I also watch a lot of Korean content on Viu, with its many variety shows. On HBO Go, I watch And Just Like That…, with the Sex and the City girls, who are now older, but still navigating life with flair.
Of course, all social media apps should be readily available on your mobile, from Facebook, to Instagram, to X (formerly Twitter). There is also Threads which was successfully launched a couple of months back.
Oh, I forgot TikTok. I have them all, and that could be a good or bad thing. I consider myself a moderate user and poster, so no harm there, I think. There is also LinkedIn, which is great for professionals.
Music and Podcasts
I only use two music-streaming apps, and these are Spotify and Apple Music. When Steve Jobs introduced the iPod in 2001, I was so amazed that I could carry as many as 1,000 songs on a small device. You had to download each song then, and categorize them.
Then, a couple of years back, I discovered Spotify. There was an un-ending (it seemed ) choice of songs and artists. No downloading needed. Playlists were also fun like “Songs to Walk into a Room To,” or “Feel Good Friday.” Apple Music is the same.
There are lots of interesting podcasts too, if that’s your thing. Spotify recently introduced its personalized AI DJ. The “DJ” speaks to you and plays your favorite tunes, and recommends music based on your preferences. Like, wow!
Location and Tracking
When used correctly, and with good intention, I think location and tracking apps are brilliant. Life360 allows you to track and communicate with family members, especially young children, for family safety. It shares the real-time locations of each and can alert you when family members come and go.
Speaking of location, the availability of Apple AirTags has opened up a world of knowing the whereabouts of my stuff. Using the Find Me app, you can track the location of your AirTags which you can put in your luggage, bags, on a pet collar, in a vehicle, on your husband (joke!). Another good one is Tile, for tracking almost anything.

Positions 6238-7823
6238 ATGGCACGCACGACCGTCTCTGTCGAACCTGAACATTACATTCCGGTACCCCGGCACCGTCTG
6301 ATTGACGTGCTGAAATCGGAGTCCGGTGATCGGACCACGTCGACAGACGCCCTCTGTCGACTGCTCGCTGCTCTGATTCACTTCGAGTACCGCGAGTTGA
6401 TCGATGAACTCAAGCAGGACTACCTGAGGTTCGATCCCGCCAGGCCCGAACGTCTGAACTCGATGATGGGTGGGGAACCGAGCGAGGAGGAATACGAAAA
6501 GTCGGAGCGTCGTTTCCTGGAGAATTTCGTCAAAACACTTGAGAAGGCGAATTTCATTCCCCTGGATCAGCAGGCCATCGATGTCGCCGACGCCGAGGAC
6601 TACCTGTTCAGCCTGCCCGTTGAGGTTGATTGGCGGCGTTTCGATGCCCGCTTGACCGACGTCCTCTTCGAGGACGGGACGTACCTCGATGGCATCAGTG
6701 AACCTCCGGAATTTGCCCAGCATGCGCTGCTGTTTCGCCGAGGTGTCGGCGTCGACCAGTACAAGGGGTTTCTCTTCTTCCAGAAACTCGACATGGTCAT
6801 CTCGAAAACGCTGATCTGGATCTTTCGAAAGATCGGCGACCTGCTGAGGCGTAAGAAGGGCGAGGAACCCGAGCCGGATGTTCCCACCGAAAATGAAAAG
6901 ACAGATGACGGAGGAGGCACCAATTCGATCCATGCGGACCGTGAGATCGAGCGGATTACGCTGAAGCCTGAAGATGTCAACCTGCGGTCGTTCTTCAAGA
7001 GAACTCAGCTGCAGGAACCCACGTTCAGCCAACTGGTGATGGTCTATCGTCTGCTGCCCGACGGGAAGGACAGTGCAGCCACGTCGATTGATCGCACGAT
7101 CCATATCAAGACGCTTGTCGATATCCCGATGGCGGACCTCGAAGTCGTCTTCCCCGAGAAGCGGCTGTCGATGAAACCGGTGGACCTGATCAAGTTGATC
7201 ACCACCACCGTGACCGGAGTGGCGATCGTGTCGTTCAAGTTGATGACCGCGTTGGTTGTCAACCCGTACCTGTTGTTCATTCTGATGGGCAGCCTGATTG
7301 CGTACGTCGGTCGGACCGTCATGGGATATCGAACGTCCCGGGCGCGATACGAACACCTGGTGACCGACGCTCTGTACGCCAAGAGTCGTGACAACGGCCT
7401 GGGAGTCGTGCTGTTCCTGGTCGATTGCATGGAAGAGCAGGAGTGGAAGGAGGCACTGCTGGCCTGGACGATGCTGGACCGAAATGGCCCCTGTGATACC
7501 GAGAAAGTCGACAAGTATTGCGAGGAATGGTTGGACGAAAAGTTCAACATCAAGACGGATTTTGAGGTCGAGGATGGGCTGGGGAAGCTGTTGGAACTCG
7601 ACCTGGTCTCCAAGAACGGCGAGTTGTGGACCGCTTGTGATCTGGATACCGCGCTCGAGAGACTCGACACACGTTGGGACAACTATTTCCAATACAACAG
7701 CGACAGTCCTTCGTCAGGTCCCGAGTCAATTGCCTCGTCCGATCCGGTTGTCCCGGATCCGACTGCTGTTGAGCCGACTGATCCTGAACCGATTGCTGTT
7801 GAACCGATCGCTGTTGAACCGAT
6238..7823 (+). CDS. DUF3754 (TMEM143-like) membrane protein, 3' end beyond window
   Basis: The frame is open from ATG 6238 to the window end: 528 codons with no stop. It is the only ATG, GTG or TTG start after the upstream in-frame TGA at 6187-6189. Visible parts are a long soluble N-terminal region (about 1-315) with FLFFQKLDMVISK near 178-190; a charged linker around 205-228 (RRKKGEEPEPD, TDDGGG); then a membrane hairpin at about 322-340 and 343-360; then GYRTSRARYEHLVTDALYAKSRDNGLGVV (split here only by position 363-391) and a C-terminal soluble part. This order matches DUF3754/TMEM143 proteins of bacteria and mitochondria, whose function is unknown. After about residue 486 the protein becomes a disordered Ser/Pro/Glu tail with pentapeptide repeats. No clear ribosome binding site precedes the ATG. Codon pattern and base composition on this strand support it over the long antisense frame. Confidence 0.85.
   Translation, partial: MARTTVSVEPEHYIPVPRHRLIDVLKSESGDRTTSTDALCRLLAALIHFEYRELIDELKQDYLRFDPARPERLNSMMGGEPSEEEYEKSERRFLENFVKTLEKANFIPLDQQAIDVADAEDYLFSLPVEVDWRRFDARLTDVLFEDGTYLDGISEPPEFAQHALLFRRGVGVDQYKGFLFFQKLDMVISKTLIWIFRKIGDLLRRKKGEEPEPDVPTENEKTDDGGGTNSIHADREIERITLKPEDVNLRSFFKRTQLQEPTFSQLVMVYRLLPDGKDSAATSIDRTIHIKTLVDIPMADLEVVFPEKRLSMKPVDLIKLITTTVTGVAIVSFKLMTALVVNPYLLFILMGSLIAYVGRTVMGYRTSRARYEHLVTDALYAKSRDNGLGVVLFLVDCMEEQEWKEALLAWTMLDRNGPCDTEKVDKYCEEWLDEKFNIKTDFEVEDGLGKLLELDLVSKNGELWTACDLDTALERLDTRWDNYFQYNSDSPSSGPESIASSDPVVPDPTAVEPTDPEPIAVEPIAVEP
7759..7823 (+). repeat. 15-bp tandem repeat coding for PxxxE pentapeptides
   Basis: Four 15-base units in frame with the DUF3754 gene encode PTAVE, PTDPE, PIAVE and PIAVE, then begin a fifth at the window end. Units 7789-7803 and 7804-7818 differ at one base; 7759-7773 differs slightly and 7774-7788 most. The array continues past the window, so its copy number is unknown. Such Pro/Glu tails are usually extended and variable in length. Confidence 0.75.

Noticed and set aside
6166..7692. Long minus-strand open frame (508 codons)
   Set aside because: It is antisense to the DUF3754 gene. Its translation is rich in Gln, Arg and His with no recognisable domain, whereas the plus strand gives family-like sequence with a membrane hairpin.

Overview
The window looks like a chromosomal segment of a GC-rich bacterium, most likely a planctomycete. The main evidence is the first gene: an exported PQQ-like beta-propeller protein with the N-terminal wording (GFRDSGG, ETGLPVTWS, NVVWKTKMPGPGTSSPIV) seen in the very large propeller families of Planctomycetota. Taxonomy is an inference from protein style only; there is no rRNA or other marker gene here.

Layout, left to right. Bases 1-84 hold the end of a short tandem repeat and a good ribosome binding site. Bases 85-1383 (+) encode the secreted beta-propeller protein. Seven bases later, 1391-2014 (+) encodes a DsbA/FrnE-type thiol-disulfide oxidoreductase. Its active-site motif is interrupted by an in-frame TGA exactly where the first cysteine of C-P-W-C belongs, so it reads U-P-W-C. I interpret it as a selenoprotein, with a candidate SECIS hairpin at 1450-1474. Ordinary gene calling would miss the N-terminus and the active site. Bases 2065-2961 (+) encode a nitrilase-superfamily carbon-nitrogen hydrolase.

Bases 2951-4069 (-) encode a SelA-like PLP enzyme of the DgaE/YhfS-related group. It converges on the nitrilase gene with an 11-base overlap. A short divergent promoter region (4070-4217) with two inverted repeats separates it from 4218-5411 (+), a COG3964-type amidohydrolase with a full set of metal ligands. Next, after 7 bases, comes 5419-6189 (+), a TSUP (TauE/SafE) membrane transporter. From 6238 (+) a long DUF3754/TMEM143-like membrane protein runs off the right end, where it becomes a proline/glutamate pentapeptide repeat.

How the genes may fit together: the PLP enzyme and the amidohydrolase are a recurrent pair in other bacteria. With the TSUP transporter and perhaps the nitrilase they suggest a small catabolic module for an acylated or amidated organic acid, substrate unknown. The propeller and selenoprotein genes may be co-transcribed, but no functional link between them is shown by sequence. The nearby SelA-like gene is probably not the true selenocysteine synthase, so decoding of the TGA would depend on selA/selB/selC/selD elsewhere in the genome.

My go-to app to translate foreign languages is Papago which includes French, German, Korean, Japanese, traditional and simplified Chinese, and a few more. Papago goes further than the usual apps that translate only written phrases.
There’s voice translation where you or the person who needs to be translated speaks into its microphone, and it’s instantly translated in your chosen spoken (you choose a voice) or written language. You can also focus your mobile camera on a sign or a label, and it will be translated. This is precious, say, in a Japanese drug or convenience store, where you are unsure of what you are buying. Lastly, you can translate an image you snapped in a foreign language.
Retouching, Beautifying and More
It is so common for people to retouch themselves in selfies and other photos. Sometimes, it gets so extreme that the retouched photos already looks like a cartoon, and the person doesn’t even realize it. Face and body dysmorphia aside, apps like B612, Facetune, Pitu and Perfect 365 can wipe away years from your face. They can also make you slimmer and even taller with longer legs. Believe me, the sexy bodies in those thirst-trap photos are always retouched (am I just jealous?).